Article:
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Curriculum & Cultural Offer

‘Whoever neglects the arts when he is young has lost the past and is dead to the future.’ Sophocles

What is the Curriculum & Cultural Offer at St. Ann’s?

The 'Curriculum & Cultural Offer’ ensures a balance of learning experiences over the seven years a child attends our school. By the time a child leaves our school every child will have had the opportunity to participate in a minimum of fourteen ’Curriculum & Cultural’ experiences. 

I believe that all children can and should benefit from receiving a wide-ranging, adventurous and creative Cultural Education. For many young people, Cultural activities form a vital part of their everyday lives. These activities are academically, physically and socially enriching, whether they take place in school or out-of-school.

(Darren Henley, 2012)

A Broad Cultural Education for All

Schools remain the single most important place where children learn about Cultural Education. This takes the form of structured curriculum lessons in subjects such as history, English literature, art and design, design technology, drama, dance and music, alongside programmes of after school activities for children who wish to pursue a passion for a particular art form.

The best performing schools bring Cultural Education practitioners into schools, alongside classroom teachers, to share their knowledge with pupils. These include artists, designers, historians, writers, poets, actors, musicians, curators, archivists, film-makers, dancers, librarians, architects and digital arts practitioners.

Children should expect to be given a rich menu of cultural experiences.

(The Importance of Teaching the Schools White Paper, 2010)

A Case for a Cultural Education

At its best, a sound Cultural Education should allow children to gain knowledge through the learning of facts; understanding through the development of their critical faculties and skills through the opportunity to practise specific art forms. Involvement with cultural activities, whether as an active participant (creating a piece of art or craft, reading a book, making a short film) or actively experiencing an event or place (visiting a heritage site, gallery or museum, seeing how a building works, watching a music, dance, or film performance) can be habit-forming for the rest of a young person’s life.

Participation in structured arts activities improves young people's cognitive abilities... Participation of young people in such activities could increase their cognitive ability test scores by 16% and 19%, on average, above that of non-participants (all other things being equal)

(Understanding the impact of Engagement of Cultural and Sport, 2010) 

In line with Darren Henley’s report, we believe that by the age of seven years old, children should have:

  • Regularly taken part in different cultural activities, such as reading books and story-telling, arts and crafts, making short animations, singing, music-making and dance.  
  • They should also have been given the opportunity to visit age appropriate events and venues, such as a theatre, cinema, concert
  • Been on visits at each Key Stage to cultural institutions and venues, which might include a museum, a theatre, a gallery, a heritage site and a cinema.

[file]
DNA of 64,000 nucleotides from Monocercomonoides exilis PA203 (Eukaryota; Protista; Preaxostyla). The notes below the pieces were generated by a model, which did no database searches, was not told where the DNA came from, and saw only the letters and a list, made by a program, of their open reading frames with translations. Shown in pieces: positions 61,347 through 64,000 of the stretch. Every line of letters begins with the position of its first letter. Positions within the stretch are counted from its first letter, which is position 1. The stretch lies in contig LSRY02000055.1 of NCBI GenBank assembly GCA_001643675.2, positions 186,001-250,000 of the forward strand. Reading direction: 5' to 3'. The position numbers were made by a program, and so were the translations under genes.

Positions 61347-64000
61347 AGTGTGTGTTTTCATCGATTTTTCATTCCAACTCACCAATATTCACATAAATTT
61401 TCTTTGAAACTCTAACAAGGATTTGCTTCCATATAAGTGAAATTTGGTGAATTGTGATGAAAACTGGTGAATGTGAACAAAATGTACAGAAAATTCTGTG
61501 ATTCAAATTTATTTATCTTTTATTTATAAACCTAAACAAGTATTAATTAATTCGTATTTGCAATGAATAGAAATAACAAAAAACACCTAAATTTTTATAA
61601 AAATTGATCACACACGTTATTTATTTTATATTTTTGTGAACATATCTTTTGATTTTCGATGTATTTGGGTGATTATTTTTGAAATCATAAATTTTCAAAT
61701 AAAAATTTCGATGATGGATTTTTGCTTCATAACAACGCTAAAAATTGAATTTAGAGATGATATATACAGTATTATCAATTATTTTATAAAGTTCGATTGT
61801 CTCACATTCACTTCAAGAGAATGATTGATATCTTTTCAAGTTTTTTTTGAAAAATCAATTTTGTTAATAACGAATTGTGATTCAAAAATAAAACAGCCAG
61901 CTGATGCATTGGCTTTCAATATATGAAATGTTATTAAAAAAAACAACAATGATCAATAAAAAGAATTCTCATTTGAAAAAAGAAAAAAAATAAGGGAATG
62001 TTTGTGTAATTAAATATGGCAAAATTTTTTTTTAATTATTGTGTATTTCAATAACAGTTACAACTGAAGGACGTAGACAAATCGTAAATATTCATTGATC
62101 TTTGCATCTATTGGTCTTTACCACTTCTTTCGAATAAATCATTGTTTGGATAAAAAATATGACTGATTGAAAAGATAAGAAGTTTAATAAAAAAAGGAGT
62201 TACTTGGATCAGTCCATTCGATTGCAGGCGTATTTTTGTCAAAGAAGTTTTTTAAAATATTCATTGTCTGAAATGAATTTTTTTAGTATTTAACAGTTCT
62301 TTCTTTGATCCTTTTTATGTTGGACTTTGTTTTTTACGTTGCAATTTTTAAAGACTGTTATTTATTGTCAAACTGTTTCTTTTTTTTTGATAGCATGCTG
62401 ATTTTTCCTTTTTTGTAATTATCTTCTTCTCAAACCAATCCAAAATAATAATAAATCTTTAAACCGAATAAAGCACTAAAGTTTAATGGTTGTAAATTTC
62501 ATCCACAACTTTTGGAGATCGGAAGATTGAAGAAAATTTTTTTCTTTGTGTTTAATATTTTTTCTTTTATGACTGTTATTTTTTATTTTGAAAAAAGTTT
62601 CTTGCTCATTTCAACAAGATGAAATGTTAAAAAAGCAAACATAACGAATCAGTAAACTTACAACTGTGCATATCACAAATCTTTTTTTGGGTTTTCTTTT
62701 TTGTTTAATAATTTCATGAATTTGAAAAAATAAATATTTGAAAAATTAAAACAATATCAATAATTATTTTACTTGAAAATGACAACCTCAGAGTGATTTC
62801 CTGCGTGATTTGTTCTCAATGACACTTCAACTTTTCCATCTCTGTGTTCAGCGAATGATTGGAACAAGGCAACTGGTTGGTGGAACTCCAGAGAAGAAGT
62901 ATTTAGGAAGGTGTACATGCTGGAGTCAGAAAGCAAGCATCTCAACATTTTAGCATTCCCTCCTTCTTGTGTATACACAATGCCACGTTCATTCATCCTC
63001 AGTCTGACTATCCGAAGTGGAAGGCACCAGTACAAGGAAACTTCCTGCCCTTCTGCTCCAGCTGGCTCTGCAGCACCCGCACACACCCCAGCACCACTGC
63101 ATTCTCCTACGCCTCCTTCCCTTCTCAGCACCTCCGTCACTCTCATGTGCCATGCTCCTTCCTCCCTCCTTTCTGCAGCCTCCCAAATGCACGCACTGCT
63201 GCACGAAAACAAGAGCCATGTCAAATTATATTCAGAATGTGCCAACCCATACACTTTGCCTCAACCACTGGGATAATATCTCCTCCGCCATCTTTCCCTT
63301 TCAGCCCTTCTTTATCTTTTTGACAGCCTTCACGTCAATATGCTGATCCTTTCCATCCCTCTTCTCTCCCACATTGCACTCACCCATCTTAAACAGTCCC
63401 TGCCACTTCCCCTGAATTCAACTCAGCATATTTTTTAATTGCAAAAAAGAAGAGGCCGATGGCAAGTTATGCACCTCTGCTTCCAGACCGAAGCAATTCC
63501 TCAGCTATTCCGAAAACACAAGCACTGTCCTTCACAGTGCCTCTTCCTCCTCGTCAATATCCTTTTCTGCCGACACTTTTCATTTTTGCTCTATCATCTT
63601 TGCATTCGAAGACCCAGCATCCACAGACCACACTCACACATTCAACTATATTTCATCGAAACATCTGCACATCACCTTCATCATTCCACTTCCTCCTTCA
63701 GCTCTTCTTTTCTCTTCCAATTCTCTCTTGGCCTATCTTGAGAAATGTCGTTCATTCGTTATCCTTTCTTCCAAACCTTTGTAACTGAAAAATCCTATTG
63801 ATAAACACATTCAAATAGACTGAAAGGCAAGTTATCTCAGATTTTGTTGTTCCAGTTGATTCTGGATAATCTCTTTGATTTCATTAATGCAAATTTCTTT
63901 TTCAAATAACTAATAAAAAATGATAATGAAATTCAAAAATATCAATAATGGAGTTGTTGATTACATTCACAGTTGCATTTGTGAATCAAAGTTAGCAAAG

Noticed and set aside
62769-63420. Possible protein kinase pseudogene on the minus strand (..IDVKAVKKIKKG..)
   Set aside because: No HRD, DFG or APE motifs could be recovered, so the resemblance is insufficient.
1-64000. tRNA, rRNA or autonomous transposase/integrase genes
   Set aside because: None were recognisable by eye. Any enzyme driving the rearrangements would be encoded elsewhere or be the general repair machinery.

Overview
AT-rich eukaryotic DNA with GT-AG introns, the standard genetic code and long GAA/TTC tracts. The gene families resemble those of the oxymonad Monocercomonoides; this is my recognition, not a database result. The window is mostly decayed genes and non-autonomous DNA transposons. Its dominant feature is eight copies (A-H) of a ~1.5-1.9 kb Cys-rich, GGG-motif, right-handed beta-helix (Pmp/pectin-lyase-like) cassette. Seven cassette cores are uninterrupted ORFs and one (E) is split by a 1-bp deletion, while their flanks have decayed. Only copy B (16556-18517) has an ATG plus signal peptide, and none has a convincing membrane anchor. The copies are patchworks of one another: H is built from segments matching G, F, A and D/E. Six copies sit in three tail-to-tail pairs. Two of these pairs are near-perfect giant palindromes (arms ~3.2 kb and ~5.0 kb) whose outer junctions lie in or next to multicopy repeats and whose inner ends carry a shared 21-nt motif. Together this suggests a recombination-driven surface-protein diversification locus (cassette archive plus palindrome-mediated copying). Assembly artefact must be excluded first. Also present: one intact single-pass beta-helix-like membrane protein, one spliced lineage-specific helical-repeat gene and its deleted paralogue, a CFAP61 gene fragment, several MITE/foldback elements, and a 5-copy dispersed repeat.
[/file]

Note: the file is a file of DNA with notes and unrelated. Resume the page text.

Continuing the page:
• Become a regular user of a library. 
  • Regularly read books for pleasure, rather than only as part of their schoolwork.  
  • Been encouraged to use digital technology as a means of accessing and gaining a deeper understanding of great culture.  
  • Taken part in the making (writing, acting, shooting, editing) of a short film.  
  • Had the opportunity to gain a qualification through the Junior Arts Award. 
  • Received the support necessary to take an interest or passion further.
  • Been made aware of the other activities and resources available to them in their local area.  
  • Been able to join a lunchtime or after school club to continue their interests.

There should be a minimum level of Cultural Education that a child should expect to receive during his or her schooling as a whole. For children to leave full-time education without having engaged in the spectrum of Cultural Education....would be a failure of a system which sets out to create young people who are not only academically able, but also have a fully-rounded appreciation of the world around them.

(Darren Henley, 2012)

By the time a child is eleven years old, we believe children should have enjoyed a high-quality curriculum offer which includes: 

  • The opportunity to gain knowledge about Cultural Education subjects and also to explore their own creativity. 
  • The chance to create, to design, to devise, to compose and to choreograph their own work in collaboration with their classmates. 
  • The experience of creating work by themselves, such as writing a story, poem or play text.  
  • Presenting, displaying and performing to a range of audiences.  
  • Using arts-specific vocabulary to respond to, evaluate, explain, analyse, question and critique their own and other people’s artistic works.  
  • Learning about the application of the latest technology to help them to access culture.  
  • Been encouraged to be adventurous in their choices about cultural activities, by learning about literature, films, visual arts, crafts, heritage, music and dance that is beyond the scope of their normal everyday engagement.  
  • Learned about the people who have created or are creating art forms. They will also have gained knowledge about the historical development of those art forms.  
  • Had the chance to learn a musical instrument. 
  • Regularly taken part in singing. 
  • Taken part in dramatic performances.  
  • Taken part in workshops with professional artists, craftsmen, architects, musicians, archivists, curators, dancers, film-makers, poets, authors or actors.